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Donald Trump’s relationship with Deutsche Bank is back in the news. Once again, it’s incredibly disturbing:

Donald J. Trump was burning through cash.

It was early 2016, and he was lending tens of millions of dollars to his presidential campaign and had been spending large sums to expand the Trump Organization’s roster of high-end properties.

To finance his business’s growth, Mr. Trump turned to a longtime ally, Deutsche Bank, one of the few banks still willing to lend money to the man who has called himself “The King of Debt.”

Mr. Trump’s loan request, which has not been previously reported, set off a fight that reached the top of the German bank, according to three people familiar with the request. In the end, Deutsche Bank did something unexpected. It said no.

The reason why Deutsche turned down the loan needs to be read at least twice to process intellectually:

Senior officials at the bank, including its future chief executive, believed that Mr. Trump’s divisive candidacy made such a loan too risky, the people said. Among their concerns was that if Mr. Trump won the election and then defaulted, Deutsche Bank would have to choose between not collecting on the debt or seizing the assets of the president of the United States.

This is the sort of quandary that bankers in the pre-modern era had to manage in making loans to fickle kings and potentates. It is distressing and embarrassing that we’re talking in this context about the president of the United States.

More to the point, it reinforces the smoke and mirrors nature of Donald Trump and the Trump Organization’s financial existence. Trump’s populist appeal hinged, in part, on being so wealthy that he knew all the loopholes and couldn’t be bought or corrupted. But there is little indication that Trump has anything like the sort of money he professes to have. Billionaires don’t write out $70,000 cash bribes in monthly installments. People with the resources of a Tom Steyer or Michael Bloomberg don’t need to take out a loan if they spend a comparatively paltry $30 million or $40 million of their own money on a vanity political project. They just write out the check and think nothing of it.

Honest rich people also don’t have trouble getting loans even if they do require them. Banks are happy to lend to them because they’re guaranteed to get their money back plus a big interest payment. But even before running for president, Donald Trump was well-known in the banking community as such a high default risk that none but Deutsche Bank would lend to him–and even they wouldn’t do it in 2016 because they figured they might not ever be able to recoup it if he actually won the presidency.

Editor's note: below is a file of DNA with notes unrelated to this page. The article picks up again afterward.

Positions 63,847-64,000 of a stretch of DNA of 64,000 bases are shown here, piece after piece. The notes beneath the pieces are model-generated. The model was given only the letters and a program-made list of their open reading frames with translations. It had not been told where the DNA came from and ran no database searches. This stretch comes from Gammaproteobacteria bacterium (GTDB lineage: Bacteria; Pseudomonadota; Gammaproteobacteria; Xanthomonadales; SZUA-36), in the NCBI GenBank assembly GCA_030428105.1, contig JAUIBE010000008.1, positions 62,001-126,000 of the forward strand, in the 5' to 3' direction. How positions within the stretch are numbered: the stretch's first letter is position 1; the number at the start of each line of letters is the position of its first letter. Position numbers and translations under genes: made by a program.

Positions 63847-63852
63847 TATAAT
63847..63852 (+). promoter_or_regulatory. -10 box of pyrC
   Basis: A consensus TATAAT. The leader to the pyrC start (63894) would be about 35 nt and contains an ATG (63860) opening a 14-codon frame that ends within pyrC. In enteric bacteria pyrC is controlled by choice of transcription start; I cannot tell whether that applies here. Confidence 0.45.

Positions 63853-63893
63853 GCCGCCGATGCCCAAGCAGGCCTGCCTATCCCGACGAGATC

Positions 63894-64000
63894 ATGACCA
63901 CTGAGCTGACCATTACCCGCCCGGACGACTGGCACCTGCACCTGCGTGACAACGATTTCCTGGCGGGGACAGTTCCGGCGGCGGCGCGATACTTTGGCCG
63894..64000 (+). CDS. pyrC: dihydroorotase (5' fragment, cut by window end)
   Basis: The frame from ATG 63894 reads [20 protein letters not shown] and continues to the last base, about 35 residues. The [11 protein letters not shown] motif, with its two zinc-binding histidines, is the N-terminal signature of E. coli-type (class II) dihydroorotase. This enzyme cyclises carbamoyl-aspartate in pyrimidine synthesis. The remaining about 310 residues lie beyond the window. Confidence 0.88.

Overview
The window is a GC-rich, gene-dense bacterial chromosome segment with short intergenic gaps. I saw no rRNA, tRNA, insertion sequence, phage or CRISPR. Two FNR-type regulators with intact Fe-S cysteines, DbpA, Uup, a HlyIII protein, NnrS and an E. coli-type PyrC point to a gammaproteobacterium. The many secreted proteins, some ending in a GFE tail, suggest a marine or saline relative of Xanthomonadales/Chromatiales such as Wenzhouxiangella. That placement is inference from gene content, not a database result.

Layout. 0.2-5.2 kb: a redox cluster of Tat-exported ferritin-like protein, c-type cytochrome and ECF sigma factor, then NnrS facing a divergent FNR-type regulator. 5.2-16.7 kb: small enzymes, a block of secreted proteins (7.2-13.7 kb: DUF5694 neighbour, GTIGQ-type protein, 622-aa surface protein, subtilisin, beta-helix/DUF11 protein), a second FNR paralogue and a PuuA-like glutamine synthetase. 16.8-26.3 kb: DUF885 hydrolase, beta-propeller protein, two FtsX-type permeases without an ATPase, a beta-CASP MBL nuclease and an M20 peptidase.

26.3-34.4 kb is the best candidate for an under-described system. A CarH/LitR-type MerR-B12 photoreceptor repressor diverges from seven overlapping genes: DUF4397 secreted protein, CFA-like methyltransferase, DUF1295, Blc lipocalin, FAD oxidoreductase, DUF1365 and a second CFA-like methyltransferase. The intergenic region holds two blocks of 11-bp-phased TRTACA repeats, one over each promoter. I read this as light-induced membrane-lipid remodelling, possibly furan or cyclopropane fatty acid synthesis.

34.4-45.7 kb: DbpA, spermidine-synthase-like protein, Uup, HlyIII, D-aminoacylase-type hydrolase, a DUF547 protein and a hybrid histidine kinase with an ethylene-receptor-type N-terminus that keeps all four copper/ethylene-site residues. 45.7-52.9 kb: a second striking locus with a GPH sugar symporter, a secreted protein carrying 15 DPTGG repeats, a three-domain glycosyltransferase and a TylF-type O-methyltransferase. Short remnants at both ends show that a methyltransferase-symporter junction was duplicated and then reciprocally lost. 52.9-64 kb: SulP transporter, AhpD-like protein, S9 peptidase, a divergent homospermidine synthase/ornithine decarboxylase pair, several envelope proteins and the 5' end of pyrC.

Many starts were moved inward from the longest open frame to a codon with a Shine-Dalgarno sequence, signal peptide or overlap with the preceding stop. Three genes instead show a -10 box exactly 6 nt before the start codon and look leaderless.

As for Deutsche Bank, it’s worth remembering that Robert Mueller’s team is actively investigating the company, which was forced to pay a hefty fine for laundering $10 billion in money from Russian oligarchs connected to Putin. While no one can prove anything yet, dark insinuations have abounded about the connections between the Trump Organization, Deutsche Bank, Trump’s strangely unprofitable money sinkholes like Turnberry golf course, and Russian money laundering. But not even Deutsche Bank would step in for Trump in 2016.

For someone of Trump’s stature to fail to secure a loan is remarkable, an indication that he both lacks the moral character to repay his debts and adequate assets to offer as collateral to seize in case of default.

It’s theoretically possible that Trump actually has the money he claims to have, and that every bank in the world refuses to lend to him even as he refuses to release his tax returns or let anyone look at his books. Or it’s possible that the President of the United States is a fraud, a man with significant debts to shady characters who is illegally using the presidency to balance his books by taking bribes from wealthy donors and foreign powers.

Until the public can see his tax returns and some proof of his financial situation, we’ll never know for sure. But what we do know doesn’t look good.

David Atkins

Follow David on Twitter @DavidOAtkins. David Atkins is a writer, activist and research professional living in Santa Barbara. He is a contributor to the Washington Monthly's Political Animal and president of The Pollux Group, a qualitative research firm.